Despite a couple flare ups over the normally more active portions of the tropical Atlantic, Caribbean, Gulf of Mexico, and Eastern Pacific ocean, the overall trend is a generally benign one. Large high pressure over the central Atlantic Ocean has been in place for quite a while now, and does not look to break down anytime soon.
The action in the Pacific Ocean is well west, and away from the mainland of the United States. The typical flare ups of showers and thunderstorms over the Intertropical Convergence Zone (ITCZ) are ongoing, and a few are being monitored for potential development just off the western central coast of Mexico.
Please reference the slide show accompanying this article, and disturbances numbered on each slide, in reference to the discussion below which will focus on each numbered area.
…ATLANTIC & CARIBBEAN DISCUSSION…
- Tropical Depression Erin (11 AM Location, per the National Hurricane Center, 20.5 N 39.3 W or 1,050 miles west northwest of the Cape Verde Islands). Erin has shown a significant weakening over the last 24 hours, as a trough of low pressure has passed to it's north, and sheared off some of the higher cloud tops associated with the showers and thunderstorms at the core of the system. Erin is not moving into a favorable location for further development, and is thus expected to weaken with time, becoming a disorganized low pressure area over the next few days
- Tropical wave ejecting westward from the African Coast. A complex of showers and thunderstorms, moving over the open waters of the Atlantic from the African continent is being watched. There are two distinct areas of enhanced convective activity, and this activity will be moving over some warmer waters. So far, no defined low level circulation is noted, however, this may change over the next day or so.
- Area of showers and storms north of the Dominican Republic. A rather unimpressive area of enhanced cloud cover, associated with some shower and thunderstorm activity was over this region, and though it does bear watching due to the warm waters that it is over, recent satellite pictures and loops seem to indicate a general westward movement and lack of organization. General weakening is forecast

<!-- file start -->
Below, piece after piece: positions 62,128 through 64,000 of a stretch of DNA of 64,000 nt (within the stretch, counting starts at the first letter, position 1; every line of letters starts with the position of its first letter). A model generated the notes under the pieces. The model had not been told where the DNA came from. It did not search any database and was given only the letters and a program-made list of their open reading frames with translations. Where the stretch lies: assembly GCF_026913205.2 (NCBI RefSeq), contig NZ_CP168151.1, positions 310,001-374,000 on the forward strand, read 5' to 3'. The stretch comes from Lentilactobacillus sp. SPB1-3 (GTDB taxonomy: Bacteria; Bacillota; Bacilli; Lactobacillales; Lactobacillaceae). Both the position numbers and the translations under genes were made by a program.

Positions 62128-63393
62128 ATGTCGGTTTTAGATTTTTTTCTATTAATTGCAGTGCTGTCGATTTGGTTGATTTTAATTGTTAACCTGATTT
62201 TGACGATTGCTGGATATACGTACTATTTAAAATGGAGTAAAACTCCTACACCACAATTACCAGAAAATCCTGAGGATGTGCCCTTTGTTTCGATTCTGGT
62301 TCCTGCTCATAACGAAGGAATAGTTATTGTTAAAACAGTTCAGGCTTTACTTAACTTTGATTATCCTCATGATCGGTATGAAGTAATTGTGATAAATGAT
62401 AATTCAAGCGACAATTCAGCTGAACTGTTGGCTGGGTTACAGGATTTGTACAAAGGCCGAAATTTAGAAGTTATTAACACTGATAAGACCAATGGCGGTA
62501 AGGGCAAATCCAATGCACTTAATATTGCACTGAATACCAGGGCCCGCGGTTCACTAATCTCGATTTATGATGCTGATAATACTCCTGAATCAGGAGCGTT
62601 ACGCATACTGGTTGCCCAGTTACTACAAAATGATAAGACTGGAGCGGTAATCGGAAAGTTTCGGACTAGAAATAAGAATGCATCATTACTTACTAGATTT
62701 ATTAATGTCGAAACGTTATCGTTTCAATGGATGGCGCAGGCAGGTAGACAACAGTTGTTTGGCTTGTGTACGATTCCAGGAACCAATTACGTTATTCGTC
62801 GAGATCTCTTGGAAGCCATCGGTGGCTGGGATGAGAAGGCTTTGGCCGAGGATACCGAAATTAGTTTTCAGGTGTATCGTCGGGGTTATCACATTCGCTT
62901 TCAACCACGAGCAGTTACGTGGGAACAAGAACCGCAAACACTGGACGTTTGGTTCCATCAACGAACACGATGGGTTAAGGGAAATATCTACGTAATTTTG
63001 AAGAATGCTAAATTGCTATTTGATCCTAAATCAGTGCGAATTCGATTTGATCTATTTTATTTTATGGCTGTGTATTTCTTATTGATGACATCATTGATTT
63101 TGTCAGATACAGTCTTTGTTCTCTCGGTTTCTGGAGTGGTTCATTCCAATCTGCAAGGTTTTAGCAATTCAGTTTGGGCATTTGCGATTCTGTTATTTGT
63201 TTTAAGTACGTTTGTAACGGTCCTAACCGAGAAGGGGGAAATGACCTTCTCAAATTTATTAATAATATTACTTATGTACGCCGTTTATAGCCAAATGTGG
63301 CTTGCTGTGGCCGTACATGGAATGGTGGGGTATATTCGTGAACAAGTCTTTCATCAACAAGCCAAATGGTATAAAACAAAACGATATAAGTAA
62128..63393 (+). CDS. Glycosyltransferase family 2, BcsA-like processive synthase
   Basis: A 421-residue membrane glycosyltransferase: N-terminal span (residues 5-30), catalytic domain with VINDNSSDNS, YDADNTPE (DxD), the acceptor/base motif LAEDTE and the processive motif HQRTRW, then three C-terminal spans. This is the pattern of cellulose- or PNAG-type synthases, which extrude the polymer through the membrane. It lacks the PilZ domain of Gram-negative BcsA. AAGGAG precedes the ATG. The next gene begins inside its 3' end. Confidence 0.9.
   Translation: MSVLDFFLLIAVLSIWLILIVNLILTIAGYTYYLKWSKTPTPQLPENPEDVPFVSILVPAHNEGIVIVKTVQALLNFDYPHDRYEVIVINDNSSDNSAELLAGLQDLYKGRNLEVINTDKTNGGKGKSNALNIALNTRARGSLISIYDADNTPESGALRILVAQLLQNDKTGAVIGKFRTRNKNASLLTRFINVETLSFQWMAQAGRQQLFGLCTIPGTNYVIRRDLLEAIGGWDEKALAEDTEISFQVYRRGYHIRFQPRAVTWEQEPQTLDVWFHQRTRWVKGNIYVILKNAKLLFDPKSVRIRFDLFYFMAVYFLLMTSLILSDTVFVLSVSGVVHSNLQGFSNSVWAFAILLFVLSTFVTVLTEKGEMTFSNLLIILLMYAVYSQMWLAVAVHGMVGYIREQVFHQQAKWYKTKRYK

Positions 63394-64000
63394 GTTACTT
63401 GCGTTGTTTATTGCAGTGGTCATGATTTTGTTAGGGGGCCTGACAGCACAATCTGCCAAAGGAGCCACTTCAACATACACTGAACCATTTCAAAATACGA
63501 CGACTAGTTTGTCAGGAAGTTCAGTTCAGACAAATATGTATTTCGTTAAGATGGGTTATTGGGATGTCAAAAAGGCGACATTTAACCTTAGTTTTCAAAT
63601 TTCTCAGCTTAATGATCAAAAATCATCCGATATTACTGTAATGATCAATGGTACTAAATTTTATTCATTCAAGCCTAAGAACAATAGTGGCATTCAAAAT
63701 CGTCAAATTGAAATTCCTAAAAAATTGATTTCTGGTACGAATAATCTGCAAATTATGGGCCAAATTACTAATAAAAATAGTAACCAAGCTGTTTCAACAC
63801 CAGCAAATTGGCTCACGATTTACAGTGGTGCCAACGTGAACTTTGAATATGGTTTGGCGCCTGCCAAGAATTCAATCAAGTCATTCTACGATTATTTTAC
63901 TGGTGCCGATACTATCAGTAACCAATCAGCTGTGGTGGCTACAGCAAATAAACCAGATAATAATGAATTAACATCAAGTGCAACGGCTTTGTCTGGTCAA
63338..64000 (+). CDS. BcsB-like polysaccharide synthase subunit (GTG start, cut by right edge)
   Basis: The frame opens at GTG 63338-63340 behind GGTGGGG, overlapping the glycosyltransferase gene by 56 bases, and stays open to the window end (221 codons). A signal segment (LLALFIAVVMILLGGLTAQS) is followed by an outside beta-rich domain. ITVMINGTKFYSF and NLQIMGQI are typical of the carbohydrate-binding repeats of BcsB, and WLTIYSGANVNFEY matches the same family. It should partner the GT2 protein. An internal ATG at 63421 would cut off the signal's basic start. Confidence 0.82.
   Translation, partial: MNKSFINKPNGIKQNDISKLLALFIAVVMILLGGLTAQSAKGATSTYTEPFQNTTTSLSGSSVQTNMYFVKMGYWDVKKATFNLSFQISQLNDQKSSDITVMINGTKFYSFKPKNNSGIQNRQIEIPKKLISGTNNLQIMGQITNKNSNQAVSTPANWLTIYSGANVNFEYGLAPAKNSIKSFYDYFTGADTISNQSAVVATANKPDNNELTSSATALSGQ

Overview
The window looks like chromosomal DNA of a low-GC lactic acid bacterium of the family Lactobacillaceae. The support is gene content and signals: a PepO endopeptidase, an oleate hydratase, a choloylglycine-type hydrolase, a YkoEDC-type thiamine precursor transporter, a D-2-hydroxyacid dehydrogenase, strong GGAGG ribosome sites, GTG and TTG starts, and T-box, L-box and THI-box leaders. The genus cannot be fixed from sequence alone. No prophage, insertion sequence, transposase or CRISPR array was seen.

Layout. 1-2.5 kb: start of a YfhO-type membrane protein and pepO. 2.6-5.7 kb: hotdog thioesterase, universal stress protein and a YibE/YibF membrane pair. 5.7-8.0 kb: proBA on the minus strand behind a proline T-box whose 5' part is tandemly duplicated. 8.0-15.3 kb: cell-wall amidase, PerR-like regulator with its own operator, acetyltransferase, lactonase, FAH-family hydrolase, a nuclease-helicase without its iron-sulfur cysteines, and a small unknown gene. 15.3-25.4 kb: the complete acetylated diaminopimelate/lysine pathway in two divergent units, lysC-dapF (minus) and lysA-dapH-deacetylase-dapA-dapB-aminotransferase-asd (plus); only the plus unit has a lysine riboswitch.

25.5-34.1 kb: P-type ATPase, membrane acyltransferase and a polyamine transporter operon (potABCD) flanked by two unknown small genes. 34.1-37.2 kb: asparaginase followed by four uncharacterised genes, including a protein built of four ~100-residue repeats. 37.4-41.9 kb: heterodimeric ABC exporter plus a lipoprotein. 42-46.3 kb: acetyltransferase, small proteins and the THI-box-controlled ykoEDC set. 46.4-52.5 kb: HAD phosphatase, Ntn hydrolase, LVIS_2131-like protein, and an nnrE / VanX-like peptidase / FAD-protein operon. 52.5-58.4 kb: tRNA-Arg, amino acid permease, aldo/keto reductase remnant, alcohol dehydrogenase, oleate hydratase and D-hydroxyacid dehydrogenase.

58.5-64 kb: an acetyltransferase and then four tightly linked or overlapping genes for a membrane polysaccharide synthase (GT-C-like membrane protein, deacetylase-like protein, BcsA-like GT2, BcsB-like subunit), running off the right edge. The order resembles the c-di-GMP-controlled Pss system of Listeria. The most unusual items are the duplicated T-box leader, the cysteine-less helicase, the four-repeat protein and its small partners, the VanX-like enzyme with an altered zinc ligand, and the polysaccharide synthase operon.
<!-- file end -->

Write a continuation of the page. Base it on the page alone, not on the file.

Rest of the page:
- Convective activity over east central Cuba and adjacent waters. An area of disturbed weather has formed just off the coast of east central Cuba, between Cuba and southern Florida. Over the past several hours, the shower and thunderstorm activity associated with this feature has shown some gradual weakening (warmer cloud tops), however, there is some evidence of a low level circulation. A deterrent to this activity’s further development would be a trough of low pressure, moving slowly eastward across the southeastern United States and the Gulf of Mexico, which may interact with this system in time.
- Thunderstorm development over the southern Caribbean Sea, north of Panama. An area of persistent shower and thunderstorm activity is being monitored in this area. Some enhancement has been noted with respect to cooler cloud tops (stronger storms), within this area of disturbed weather, over the last 6 to 12 hours. The general westward movement noted on satellite, would tend to bring this feature across portions of Panama and Costa Rica within the next few days.
- Convective sequence over the central Gulf of Mexico, and United States central Gulf coast. A blossoming of showers and thunderstorms has flared up along the southern edge of a trough of low pressure, extending northeastward across the interior of the eastern United States. The southern extent of this trough has become convectively active overnight Saturday, and early Sunday morning. This was thanks to a wave of low pressure that had developed over the Louisiana Gulf Coast. Most of the enhanced activity is well out over the open waters of the central Gulf of Mexico at this time. The general area will be monitored for any potential tropical development. General movement of this activity is essentially stationary over the last 6 hours since inception.
…EASTERN PACIFIC DISCUSSION…
- Area of disturbed weather over the west central Mexican coast. A flare up of showers and thunderstorms was just off the coast of west central Mexico, near and to the southeast of Puerto Vallarta. This complex of activity is rather disorganized, though some of it is rather impressive as far as vigorousness of the convection. General movement is to the west, away from any land masses.
- Convective flare up over far southeastern Pacific (near 7 N 90 W). A stand-alone area of thunderstorm activity has developed along the Intertropical Convergence Zone (ITCZ). Recent motion with this system, since inception, has been to the west of southwest, and away from any land mass. Given this system’s relative closeness to the Equator, and it’s general movement toward the Equator, tropical depression or tropical storm development does not seem likely at this point in time.